We have designed a purposeful, sequenced, and on-going approach to achieving the student learning outcomes of the General Education Program.
Each major can determine specific ways in which its students meet components of GenEd. See each program's curriculum guide for specifics.
All baccalaureate programs fulfill the following requirements.
- First Year Experience. The foundation of UC’s First Year Experience (FYE) approach is the responsiveness to ongoing student reflection and a common of set of targeted learning areas.
- One or more appropriate First Year courses, or learning communities. The course(s) used to complete FYE might also apply to another GenEd requirement (see below).
- Begin Fundamental Skills and Breadth of Knowledge (BoK) requirements.
- Mid-Collegiate. Purposeful mid-collegiate programming and student reflection will continue to provide on-going support for students as they proceed through their college career. Components include:
- One or more mid-collegiate courses or academic experiences that encourage students to engage in experiential learning to increase disciplinary proficiency and promote contextual understanding and knowledge integration (course or experience determined by unit or major).
- Methodology. Each academic major program requires academic training in the understanding of the systematic methods and history of the discipline/profession (course or experience determined by unit or major).
- Mid-Collegiate Writing. A college-determined course, usually ENGL2089, "Intermediate Composition". Intermediate Composition will reinforce what students learn in the first year and will focus their attention on where meaning is made. It also introduces higher-level learning about writing and reading communicated across academic disciplines. The primary goal of the course is to help students develop rhetorical sensitivity to differences in academic and professional writing across the disciplines (see English Composition).
- Complete Fundamental Skills and BOK requirements.
- Senior-Year Experience. A senior-year experience that enables students to transition to a profession or graduate school and continue to pursue life-long learning and social responsibility.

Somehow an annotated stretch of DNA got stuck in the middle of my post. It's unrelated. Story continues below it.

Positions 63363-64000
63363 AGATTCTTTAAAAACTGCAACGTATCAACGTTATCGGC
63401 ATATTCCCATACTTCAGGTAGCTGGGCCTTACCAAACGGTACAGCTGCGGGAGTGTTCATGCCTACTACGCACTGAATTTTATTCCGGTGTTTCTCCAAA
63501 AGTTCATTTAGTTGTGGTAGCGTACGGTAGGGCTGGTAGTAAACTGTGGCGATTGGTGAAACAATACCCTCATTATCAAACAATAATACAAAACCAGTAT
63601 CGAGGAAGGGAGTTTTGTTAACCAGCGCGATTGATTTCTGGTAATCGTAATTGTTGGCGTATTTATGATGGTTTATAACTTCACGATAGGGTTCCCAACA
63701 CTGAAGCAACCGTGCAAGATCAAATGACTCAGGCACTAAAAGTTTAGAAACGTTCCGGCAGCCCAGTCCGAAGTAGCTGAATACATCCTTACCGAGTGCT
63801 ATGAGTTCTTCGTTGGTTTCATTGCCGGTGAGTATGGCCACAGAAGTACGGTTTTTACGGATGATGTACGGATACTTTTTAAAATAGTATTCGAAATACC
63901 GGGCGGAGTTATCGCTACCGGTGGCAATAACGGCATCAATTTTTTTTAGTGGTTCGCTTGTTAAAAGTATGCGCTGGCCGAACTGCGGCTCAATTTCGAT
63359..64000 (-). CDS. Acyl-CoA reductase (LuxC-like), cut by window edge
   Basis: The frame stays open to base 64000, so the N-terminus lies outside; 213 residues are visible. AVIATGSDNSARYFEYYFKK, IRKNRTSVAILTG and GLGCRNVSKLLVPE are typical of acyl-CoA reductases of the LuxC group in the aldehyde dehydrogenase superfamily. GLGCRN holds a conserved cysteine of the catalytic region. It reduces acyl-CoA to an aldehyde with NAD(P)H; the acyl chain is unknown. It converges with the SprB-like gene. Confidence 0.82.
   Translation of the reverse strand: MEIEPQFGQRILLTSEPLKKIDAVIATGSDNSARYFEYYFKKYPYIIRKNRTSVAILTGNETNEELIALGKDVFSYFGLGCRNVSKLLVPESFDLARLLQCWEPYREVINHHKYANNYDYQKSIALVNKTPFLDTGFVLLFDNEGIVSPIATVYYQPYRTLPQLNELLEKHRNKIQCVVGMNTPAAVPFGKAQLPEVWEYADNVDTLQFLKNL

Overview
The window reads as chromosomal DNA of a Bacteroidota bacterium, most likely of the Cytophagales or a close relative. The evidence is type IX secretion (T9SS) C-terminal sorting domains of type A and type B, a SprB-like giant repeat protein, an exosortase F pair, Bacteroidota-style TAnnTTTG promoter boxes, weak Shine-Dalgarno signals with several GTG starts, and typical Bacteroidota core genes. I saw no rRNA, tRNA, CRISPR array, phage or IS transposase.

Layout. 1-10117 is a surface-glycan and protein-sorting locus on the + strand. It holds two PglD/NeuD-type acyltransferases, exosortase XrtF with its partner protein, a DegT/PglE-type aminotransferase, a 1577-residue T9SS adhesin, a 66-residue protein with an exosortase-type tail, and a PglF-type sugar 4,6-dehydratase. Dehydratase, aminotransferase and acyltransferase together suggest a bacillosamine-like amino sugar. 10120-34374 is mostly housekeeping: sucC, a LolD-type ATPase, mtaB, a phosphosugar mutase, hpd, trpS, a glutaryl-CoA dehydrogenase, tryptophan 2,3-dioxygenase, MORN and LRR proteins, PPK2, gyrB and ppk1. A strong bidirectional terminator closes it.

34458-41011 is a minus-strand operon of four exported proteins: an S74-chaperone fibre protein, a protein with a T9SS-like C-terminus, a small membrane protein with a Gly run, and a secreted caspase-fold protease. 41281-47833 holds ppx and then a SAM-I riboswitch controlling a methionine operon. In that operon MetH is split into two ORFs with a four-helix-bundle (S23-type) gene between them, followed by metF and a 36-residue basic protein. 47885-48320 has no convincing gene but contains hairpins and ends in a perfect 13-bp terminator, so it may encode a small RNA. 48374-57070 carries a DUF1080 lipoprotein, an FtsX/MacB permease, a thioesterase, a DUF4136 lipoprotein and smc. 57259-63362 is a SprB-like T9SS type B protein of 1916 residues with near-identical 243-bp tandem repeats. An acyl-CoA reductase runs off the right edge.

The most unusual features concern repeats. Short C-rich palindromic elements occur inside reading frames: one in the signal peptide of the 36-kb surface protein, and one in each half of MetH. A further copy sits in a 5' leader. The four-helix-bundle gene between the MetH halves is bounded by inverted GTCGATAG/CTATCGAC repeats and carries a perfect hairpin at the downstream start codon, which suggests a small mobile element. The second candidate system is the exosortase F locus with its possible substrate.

- The capstone experience is designed to demonstrate proficiency in the Baccalaureate Competencies and in the content/skills of the program/major. As a culminating experience, the capstone should require interdisciplinary and contextual perspectives (course or experience determined by unit or major). Note: a capstone course is usually 3 credit hours, but can be determined by the unit or major.
- English Composition (6 credit hours)
- ENGL1001 "English Composition" to be completed during the first year
- ENGL2089 "Intermediate Composition" or other designated writing course to be completed during the mid-collegiate years
- Quantitative Reasoning (QR) (3 credit hours)
- The appropriate level of analytical and/or mathematical literacy determined by each academic unit/program.
Breadth of Knowledge Requirements (BoK)
- Contemporary Topics: UC's GenEd Core is designed to direct students to courses and experiences that prepare graduates to contribute and thrive in a global, diverse, and technological society.Each student should take 2 courses from 2 of the following 3 topics (6 credit hours)
- Diversity and Culture (DC): analysis and understanding of issues arising from individual and cultural differences.
- Social and Ethical Issues (SE): social/ethical reasoning from historical and contemporary perspectives.
- Technology and Innovation (TI): analysis and understanding of how discovery and invention (tangible or intangible) impact society.
- Distribution Areas: UC's GenEd program assures exposure to the traditional disciplines that are the hallmark of a liberally educated person. Students should choose 4 courses from a minimum of 3 distribution areas. (12 credit hours)
- Fine Arts (FA)
- Historical Perspectives (HP)
- Humanities and Literature (HU)
- Natural Sciences (NS)
- Social Sciences (SS)
See Definitions for detailed descriptions.
Interdisciplinary Courses may carry up to two BoK classifications when faculty certify that a course fully meets the expectations of each BoK. Students completing these courses will earn credit for each of the indicated BOKs. This option is meant to encourage and facilitate the completion of course sequences for depth of learning, double majors, and certificate programs.